Narrating Policy: Exploring narrative in policy and policy analysis
Date - Monday, 16th January 2017 (All Day)
This one day symposium brings together researchers and policy practitioners to examine the potential for the intersecting of narrative and policy analysis.
The field of narrative analysis has grown exponentially, with some identifying a narrative turn in social science, and such methodologies and ideas have begun to be taken up in the theorisation and research of policy.
This includes work by those such as Roe, E. (1994, Narrative policy analysis: theory and practice), Jones, H. (2014, Negotiating cohesion, inequality and change), Hunter, S. (2005, Negotiating professional and social voices in research principles and practice. Journal of Social Work Practice), and Beresford, P. (2016, All our welfare: towards participatory social policy).
While narrative policy research and analysis has grown significantly, the state of the field is still somewhat germane. It is a growing but not yet fully mainstream section part of social science.
The event is being sponsored by the Leeds Social Science Institution and Sociology and Social Policy’s Policy Research Cluster.
Call for papers
We invite papers for this one day symposium, which aims to act as an important catalyst to develop new interdisciplinary work and collaboration around the relationship between narrative and policy.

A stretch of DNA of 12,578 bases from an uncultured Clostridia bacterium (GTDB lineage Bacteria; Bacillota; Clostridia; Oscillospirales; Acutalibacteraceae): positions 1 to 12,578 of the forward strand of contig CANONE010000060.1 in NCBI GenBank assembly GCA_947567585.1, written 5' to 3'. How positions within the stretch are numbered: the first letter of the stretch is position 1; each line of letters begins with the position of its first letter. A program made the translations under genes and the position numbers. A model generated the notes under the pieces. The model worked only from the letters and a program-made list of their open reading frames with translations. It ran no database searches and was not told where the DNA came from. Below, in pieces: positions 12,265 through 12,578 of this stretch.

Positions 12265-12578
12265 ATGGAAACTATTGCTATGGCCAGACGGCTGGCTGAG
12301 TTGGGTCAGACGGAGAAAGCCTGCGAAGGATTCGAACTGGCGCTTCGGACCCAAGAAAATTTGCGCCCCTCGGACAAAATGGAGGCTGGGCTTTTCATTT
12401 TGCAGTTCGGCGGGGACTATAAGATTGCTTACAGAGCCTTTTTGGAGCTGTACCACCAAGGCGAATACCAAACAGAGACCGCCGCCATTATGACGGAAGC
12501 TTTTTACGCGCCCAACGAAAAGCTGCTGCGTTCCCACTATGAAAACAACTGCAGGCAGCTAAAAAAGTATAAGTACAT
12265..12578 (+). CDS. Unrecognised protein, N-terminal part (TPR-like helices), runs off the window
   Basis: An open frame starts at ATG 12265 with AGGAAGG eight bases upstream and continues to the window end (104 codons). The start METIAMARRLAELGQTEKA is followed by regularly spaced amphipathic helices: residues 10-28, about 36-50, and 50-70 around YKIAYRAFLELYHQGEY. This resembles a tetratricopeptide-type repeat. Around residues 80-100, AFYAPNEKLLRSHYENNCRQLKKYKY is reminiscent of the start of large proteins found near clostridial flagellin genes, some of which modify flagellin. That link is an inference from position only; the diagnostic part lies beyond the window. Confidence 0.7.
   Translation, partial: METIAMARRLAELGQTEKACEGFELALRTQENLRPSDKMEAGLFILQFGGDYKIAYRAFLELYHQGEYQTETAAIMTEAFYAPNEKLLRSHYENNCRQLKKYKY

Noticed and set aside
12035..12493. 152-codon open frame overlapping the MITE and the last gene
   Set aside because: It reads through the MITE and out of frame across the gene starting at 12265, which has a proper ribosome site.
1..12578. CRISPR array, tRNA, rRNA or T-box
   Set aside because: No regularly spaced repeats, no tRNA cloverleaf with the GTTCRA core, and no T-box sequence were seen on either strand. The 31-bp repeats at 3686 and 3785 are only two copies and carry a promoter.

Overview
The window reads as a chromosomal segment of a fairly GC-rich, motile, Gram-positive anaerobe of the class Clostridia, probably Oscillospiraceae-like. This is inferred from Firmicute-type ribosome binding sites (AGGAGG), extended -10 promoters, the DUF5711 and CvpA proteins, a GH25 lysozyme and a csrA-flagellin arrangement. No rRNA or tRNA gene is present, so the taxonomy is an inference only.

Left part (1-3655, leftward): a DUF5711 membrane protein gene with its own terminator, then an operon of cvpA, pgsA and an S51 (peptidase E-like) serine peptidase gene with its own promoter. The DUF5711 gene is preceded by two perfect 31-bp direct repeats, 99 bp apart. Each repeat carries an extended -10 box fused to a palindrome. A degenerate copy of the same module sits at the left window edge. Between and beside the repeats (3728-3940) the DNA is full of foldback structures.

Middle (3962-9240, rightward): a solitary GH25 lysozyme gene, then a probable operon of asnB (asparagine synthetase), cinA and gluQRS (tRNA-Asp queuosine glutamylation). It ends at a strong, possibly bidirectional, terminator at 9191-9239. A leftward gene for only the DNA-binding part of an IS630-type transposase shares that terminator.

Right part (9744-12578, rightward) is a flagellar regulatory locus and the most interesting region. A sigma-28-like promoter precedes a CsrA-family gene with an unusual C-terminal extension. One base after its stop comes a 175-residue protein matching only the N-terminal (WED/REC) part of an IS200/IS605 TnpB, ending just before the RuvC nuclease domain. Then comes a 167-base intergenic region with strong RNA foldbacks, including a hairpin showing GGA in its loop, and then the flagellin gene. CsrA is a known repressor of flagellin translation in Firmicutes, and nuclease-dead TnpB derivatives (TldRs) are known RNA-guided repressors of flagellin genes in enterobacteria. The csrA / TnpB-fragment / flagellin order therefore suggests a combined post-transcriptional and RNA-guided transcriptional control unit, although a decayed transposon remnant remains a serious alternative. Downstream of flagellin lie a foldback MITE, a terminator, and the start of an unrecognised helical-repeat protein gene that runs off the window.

Papers might relate, but not limited to, the broad the following themes and ideas:
- The ways in which particular legislation or policies are narrated and the consequences this has
- Narrative in the ‘policy process’, whether they be through interactions of policy practitioners, media or other collective and individual bodies
- The use of narrative evidence in the construction of policies
- The political nature of narration
- Narrative methods and analysis for researching policy
150 word abstracts should be sent to James Beresford and Ashley Bullard by Friday, 25 November. We invite both empirical based research papers as well as more theoretical pieces. We also welcome joint and group presentations.
Presentations can either be either ‘short’, ‘medium’ or ‘long’ (10, 15 or 30 minutes) in length. Please indicate the preferred length of the paper along with the submission, as well as the names of all presenting.
There is a plan to turn the submissions for the event into a special issue for a journal.
Associate Professor Hannah Jones (University of Warwick) will be keynote at the event.
Jones’s ethnographically detailing the importance of narrative in the construction of community cohesion policy, Negotiating Cohesion, Inequality and Change: Uncomfortable Positions in Local Government, won the 2014 British Sociological Association Philip Abrams Memorial Prize for best first book in sociology.
Great care will be taken to ensure that the symposium is accessible for all speakers. It will be hosted in an accessible space that can be reached from a lift. If you have any concerns about accessibility please contact email@example.com and it will be handled confidentially and sensitively.